A Conception Bay South father with a medical condition where his heart could stop beating at any second wants to see AEDs placed in every school around the province.— a move supported by Newfoundland and Labrador's Heart and Stroke Foundation.
Clayton Delaney lives with a condition known as arrhythmogenic right ventricular cardiomyopathy, or ARVC, a hereditary condition that he has passed on to his two children.
Delaney worries that his kids' hearts will stop before his.
"If an arrhythmia happens, the child can die in literally seconds," he told CBC News.
Delaney said because of his and his children's condition, he was successful in having an AED, or automated external defibrillator, installed in his kids' school, but there are many more schools without them.
Heart could stop at any second
"You do have a window where you can restart the heart with an AED, but if you don't have that you've got an ambulance minimum five minutes away –anywhere in the Northeast Avlaon– and by that time it is too late," he said.
An AED, or automated external defibrillator, uses an electric shock to enable the heart to return to a normal beating pattern, either correcting an irregular pattern — an arrhythmia– or restarting a heart that has stopped beating.
"There are over 200 schools left [in Newfoundland and Labrador] that need to have AEDs and priority needs to be placed on schools where children or staff have been diagnosed with a condition," Delaney said.
Information provided by the Heart and Stroke Foundation shows that 59 public schools in the province already have an AED installed.
Some 209 public schools in the province are without an AED, plus another 8, or none of the province's private schools have an AED installed.
Foundation needs more money
Mary Ann Butt, CEO with the Heart and Stroke Foundation of Newfoundland and Labrador, said while the provincial government was generous in providing funding to have AEDs installed in arenas and recreational areas, it has been less forthcoming with the cash needed to install AEDs in the school system.
"We won't stop until we get this program completed," Butt said at getting AEDs in all of the province's schools.
"I'm hoping that as we approach the new budget preparations for next year that there will be some funding allotted for this program," said Butt, adding that the schools where AEDs have already been installed had largely to do with corporate donations.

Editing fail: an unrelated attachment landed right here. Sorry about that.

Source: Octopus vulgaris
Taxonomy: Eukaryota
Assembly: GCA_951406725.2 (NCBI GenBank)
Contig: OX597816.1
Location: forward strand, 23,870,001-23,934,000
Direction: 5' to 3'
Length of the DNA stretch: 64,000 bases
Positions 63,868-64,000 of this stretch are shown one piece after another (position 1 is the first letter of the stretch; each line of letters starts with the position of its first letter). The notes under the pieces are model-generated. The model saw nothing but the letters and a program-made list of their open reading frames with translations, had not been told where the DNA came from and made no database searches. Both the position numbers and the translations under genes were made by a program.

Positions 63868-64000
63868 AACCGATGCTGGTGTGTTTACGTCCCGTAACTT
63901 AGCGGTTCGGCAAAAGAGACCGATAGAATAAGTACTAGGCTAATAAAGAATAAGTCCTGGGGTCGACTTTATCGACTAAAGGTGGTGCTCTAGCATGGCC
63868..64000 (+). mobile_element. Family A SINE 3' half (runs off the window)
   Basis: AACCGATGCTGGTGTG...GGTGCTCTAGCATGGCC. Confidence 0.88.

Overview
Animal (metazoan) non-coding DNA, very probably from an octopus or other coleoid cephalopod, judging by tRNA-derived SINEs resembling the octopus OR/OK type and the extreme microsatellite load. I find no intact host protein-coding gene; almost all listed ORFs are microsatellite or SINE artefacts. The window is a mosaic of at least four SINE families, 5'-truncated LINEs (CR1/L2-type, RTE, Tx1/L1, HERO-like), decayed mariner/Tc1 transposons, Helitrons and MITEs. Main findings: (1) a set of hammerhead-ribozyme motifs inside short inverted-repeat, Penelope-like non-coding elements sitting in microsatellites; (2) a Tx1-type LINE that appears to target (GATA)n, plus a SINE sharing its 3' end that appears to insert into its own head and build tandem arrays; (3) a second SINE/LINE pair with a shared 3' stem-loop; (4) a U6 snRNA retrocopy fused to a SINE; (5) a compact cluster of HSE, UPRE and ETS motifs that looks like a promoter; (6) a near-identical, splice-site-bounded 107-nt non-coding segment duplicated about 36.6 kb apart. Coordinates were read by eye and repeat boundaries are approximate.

"[Government] does recognize how important this program is and have been very supportive of us going in the schools to put [AEDs] in and to train their staff."
Butt said an AED costs just under $2000, and that members of the Heart and Stroke foundation can train up to eight people in a school for another $800.
600 to 800 arrests in N.L. each year
She said the rough cost to have them installed in the remainder of the province's schools would be about $500,000.
"This is not an expensive piece of equipment, I think we just need to change the mindset and make sure that we understand that these are critical pieces of equipment that should be right next to the gathering area of the school or in the gymnasium or should be considered no differently than a smoke detector or fire extinguisher," Butt said.
She adds that cardiac arrest is "the most prevalent medical emergency today."
Butt said that in Newfoundland there are between 600 and 800 cardiac arrests each year, most of them being men who suffer them.
She said that less than five per cent of them will survive outside the hospital setting, and that conditions like ARVC are just one of any number of causes that can lead to an arrhythmia.
The Heart and Stroke Foundation gives the following breakdown of which schools have AEDs and which don't:
- Of the 114 schools in Eastern Newfoundland, 23 AEDs have been installed, 91 are without.
- Of the 64 schools in Central Newfoundland, three AEDs have been installed, 61 don't have them.
- Of the 61 schools in Western Newfoundland, 21 AEDs have been installed, 40 don't have them.
- Of the 15 schools in Labrador, three AEDs have been installed, 12 don't have them.
- Of the eight private, native or 'other' schools in the province, all eight don't have them.
- And of the six francophone schools, one AED has been installed, five are without.